Local Commentary

Editorial: Unlike the Mayans?

The truly historic pandemic crisis that is taking so many lives across the globe right now has required an urgent call for action by every citizen to contribute to life-saving methods for stemming the advance of the pestilence, commanding our attention in every aspect of our lives. Our role in this war against the Covid-19 virus has been simple but all-engaging, involving “social distancing,” a lot of hand washing, masks in public places and staying home. It hardly seems that heroic, but in reality, it has required an enormous amount of attentiveness and patience, especially in commandeering populated households that include inlaws and children who need to be commandeered to their iPads or laptops to focus on an online education in the midst of all the distractions unique to home.

So, let’s not underrate what we are up to now, because we are playing an important role in preserving and advancing the cause of the human race on this planet by these things we are doing. As Andrew Cuomo, the governor of the state of New York, has said repeatedly in his daily updates televised on the all-news networks, the good news about this pandemic is that human action determines its extent of spread or containment.

This pandemic rates right up there with the greatest in human history, making more plausible the theory, among other things, that the great Mayan civilization in Central America that mysteriously disappeared around 900 AD was rendered extinct by a virus, leaving us with nothing but their greatest gift to the world, the banana. Maybe there was too much political resistance to perpetuating a social distancing policy in that civilization such that some deadly virus similar to Covid-19 would not be stopped, and its breathtaking (literally) speed of infections swiftly crippled the entire population. It is something we suspect, if not met head-on by resolute human intervention, could happen even now.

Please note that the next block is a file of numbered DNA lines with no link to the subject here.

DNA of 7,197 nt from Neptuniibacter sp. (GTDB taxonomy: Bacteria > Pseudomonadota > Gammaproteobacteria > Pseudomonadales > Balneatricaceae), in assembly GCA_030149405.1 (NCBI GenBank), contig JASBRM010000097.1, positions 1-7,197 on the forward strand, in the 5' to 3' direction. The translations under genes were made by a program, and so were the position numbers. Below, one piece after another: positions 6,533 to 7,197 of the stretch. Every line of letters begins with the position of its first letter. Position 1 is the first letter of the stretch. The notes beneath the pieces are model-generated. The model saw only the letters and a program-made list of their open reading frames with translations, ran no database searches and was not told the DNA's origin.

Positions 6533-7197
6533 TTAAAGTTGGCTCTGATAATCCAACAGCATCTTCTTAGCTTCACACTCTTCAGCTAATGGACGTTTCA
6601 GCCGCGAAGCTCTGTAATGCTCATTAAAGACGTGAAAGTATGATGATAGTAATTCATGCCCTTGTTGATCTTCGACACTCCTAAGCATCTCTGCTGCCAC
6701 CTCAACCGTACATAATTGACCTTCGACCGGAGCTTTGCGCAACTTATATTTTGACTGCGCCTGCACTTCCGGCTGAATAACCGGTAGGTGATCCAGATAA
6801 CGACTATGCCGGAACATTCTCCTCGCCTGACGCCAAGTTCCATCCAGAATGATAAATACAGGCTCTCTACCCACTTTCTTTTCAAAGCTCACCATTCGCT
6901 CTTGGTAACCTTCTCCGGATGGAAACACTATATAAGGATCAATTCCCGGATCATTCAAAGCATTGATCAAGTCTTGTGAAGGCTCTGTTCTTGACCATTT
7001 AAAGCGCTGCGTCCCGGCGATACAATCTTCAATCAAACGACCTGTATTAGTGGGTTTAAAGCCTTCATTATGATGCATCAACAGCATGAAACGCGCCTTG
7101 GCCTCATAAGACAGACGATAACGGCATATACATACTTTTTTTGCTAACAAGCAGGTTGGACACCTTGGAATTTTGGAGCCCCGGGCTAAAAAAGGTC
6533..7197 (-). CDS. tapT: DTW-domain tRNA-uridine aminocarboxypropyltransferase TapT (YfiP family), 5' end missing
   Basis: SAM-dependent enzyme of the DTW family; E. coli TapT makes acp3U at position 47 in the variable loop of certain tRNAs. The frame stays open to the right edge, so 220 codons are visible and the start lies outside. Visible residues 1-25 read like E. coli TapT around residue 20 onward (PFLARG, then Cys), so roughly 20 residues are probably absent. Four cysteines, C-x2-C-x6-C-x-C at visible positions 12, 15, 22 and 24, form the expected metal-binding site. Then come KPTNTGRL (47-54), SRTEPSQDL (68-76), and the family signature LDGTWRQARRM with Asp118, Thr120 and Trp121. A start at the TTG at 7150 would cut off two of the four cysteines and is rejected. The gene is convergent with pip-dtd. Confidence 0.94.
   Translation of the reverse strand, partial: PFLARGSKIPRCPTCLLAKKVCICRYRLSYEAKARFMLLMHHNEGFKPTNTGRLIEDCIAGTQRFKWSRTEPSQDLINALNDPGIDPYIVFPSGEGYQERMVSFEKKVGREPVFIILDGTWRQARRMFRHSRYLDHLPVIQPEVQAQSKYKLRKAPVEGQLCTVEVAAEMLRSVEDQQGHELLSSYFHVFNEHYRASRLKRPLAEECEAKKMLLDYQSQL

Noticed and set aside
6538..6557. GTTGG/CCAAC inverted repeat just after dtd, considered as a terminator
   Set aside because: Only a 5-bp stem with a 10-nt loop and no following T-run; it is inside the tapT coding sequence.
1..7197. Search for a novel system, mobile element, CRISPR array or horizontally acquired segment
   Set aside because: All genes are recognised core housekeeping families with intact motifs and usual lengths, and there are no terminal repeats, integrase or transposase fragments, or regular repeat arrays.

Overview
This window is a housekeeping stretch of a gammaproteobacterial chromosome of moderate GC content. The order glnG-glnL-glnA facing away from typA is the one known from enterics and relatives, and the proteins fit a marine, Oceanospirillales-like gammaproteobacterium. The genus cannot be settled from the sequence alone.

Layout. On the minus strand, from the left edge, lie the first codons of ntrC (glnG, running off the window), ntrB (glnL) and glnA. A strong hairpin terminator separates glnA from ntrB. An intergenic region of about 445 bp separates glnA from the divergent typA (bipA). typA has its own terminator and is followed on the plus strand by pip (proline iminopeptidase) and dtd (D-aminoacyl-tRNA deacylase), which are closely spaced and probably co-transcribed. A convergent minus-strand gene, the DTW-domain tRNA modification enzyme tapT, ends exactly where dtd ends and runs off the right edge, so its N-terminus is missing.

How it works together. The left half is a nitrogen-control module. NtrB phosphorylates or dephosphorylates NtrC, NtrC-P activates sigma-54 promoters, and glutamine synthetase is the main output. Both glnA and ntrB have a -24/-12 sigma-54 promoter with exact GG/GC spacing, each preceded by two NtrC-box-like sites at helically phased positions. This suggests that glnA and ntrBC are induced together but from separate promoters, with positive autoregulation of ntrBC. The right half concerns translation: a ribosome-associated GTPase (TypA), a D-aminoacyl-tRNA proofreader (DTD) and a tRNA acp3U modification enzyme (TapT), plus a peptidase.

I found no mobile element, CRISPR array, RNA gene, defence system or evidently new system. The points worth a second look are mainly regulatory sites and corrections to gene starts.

It is not easy to grasp the concept of exponentiality. But this is how Covid-19 spreads, and now we are beginning to learn that even for the majority who survive exposure, the virus can remain latent in a human far longer than initially thought. It means that an infected person, while not exhibiting symptoms and even given a clean bill of health after a bout with an illness caused by the virus, can continue to be contagious in the midst of the population, shedding the virus to countless others in non-social distancing settings.

Yes, the eventual production of a vaccine, something the Mayans couldn’t accomplish, could stop this virus in its tracks, at least among privileged populations for now. But consider this: there is still not an effective vaccine against HIV, the virus that causes AIDS, not after 40 years since it broke into human society in a major way in 1981.

Our bottom line, society’s survival depends on its subordination to the primacy of science and its benefits, not some presidential ego.